Grad Assistants Make Their Mark

Posted: July 22, 2013 - 3:16pm | Y-12 Report | Volume 10, Issue 1 | 2013

Grad students at Y-12 are a dynamic driving force that directly affects Y‑12’s mission success.

Professionally, it’s the ultimate test drive. Thirty University of Tennessee graduate students, in engineering, law, communications, science and business, have each taken a driver’s seat at Y‑12 and are making notable contributions to core missions.

“The grad assistants program is a terrific two-way street,” said Program Management’s Tom Berg, who oversees the growing program. Y‑12 divisions seeking fresh ideas and extra hands are paired with UT students who work up to 20 hours per week in exchange for on-the-job professional training and tuition waiver.

“We take great interest in ensuring the success of each student,” said Van  Mauney, Y‑12 vice president for Program Management. “As a complement to their formal studies, they’re in a complex work environment gaining professional and technical experience under the tutelage of our superb Y‑12 staff members. A huge plus for Y‑12 is the insight, energy and practical contributions these grad assistants add to our teams.”

Amanda Herrin, a 23-year-old industrial engineering master’s student from Franklin, Tenn., completes her degree in December. In addition to meeting academic requirements, she’s helping align infrastructure-investment decision making. Next year she’ll be developing a capability risk model to predict the impact Y‑12’s aging facilities will have on missions during the construction period of the Uranium Processing Facility. “By correctly prioritizing large maintenance projects, we can ensure the facilities remain safe and capable until no longer needed for our missions,” she said.

Herrin’s contributions have garnered prime-time attention at Y‑12 and have taken her to Washington, D.C., where her team presented its plan to the National Nuclear Security Administration. This same work is the cornerstone of her master’s thesis. Reed Mullins, one of Herrin’s mentors, said, “Amanda’s effectively applying classroom tools to her tasks at Y‑12 and is integrally involved in all phases of projects and decisions.”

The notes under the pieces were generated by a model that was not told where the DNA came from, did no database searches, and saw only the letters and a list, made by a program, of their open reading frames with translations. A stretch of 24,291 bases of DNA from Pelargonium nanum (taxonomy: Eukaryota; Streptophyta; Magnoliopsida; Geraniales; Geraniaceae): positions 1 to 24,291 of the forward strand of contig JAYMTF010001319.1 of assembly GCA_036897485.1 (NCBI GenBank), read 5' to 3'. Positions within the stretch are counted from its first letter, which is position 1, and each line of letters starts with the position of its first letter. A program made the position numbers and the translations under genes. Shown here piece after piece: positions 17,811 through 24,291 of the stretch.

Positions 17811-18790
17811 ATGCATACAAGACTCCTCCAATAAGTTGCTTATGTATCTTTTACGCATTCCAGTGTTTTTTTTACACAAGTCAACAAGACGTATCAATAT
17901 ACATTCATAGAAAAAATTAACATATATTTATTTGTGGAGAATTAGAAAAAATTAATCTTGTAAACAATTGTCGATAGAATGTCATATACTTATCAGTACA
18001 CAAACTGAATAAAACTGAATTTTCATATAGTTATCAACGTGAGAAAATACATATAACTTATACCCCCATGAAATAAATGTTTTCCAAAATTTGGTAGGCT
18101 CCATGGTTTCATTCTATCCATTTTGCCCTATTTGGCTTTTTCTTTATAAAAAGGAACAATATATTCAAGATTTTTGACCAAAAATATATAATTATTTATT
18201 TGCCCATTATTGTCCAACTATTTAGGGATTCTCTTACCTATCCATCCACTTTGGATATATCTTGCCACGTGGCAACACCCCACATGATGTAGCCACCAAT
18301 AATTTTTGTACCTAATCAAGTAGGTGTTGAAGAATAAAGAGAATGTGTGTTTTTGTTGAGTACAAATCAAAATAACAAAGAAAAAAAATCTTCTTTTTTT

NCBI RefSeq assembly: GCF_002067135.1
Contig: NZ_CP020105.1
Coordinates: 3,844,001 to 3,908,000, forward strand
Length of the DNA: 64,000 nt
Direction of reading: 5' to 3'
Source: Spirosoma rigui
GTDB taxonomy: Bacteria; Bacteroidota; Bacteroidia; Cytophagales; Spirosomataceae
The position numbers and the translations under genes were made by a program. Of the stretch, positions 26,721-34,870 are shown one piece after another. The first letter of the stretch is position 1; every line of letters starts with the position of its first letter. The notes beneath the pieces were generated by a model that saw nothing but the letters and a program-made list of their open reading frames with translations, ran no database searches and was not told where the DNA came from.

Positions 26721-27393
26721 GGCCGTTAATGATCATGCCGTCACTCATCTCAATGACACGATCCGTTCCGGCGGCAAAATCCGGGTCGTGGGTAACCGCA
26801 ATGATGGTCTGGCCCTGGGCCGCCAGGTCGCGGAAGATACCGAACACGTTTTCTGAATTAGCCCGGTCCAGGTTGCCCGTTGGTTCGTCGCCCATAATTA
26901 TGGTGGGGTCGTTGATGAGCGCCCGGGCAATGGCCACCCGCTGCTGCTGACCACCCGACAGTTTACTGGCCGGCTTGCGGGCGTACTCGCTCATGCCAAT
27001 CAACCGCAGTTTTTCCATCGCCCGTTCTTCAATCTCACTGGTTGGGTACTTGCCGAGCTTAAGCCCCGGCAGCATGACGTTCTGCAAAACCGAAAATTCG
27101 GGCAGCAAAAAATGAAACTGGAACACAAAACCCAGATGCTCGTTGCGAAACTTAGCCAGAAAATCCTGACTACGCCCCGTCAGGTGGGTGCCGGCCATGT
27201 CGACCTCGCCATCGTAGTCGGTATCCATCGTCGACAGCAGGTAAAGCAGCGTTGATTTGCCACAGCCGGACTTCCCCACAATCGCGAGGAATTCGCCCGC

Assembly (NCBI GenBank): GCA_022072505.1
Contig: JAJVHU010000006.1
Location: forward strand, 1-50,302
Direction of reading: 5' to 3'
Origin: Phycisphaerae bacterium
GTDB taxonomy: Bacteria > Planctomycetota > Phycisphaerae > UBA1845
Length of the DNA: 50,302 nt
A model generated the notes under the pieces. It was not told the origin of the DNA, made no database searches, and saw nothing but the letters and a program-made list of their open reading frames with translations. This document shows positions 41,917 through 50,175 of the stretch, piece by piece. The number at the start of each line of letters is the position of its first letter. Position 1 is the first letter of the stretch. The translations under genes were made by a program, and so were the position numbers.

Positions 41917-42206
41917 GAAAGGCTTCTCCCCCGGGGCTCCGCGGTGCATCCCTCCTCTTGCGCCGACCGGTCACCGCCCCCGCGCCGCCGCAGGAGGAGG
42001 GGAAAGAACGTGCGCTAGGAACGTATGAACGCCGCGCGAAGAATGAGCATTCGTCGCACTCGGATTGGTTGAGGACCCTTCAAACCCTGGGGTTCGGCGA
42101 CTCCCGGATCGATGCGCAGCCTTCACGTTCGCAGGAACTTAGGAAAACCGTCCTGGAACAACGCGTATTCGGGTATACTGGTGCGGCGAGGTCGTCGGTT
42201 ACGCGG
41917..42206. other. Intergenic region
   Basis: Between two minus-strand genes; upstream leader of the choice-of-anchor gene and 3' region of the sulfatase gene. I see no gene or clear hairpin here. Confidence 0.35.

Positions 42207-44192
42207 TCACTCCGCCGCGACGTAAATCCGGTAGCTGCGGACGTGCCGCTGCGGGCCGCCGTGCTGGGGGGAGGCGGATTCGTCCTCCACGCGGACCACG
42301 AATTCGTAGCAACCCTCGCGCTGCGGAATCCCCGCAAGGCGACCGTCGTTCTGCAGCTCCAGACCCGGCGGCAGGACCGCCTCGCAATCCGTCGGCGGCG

Herrin added, “Working at Y‑12 has given me the opportunity to get real-world experience in a unique, complex environment. I have many people to thank for fostering my growth as an engineering professional.”

And taking advantage of research opportunities at Y‑12, nuclear engineering master’s student Cole Lillard worked in Development, helping design a uranium-235 enrichment verification station for low-enrichment uranium alloys. “I grew up locally, always wanted to attend UT and knew that by majoring in a science field, I’d have a good chance of connecting with Y‑12,” said Lillard. “I was able to participate in world-class research, which most other schools aren’t able to offer. My mentoring and experience at Y‑12 were exceptional — exactly the springboard I needed.” Upon graduation Lillard landed a position at the Pantex Plant in Amarillo, Texas, another production facility within the Nuclear Security Enterprise.

“Y‑12’s grad assistants program has expanded far beyond original expectations,” Berg said. “Six years ago we began with two graduate students supporting technology transfer; this year’s 30 students work in every division across Y‑12. They’re a dynamic driving force that directly affects Y‑12’s mission success.”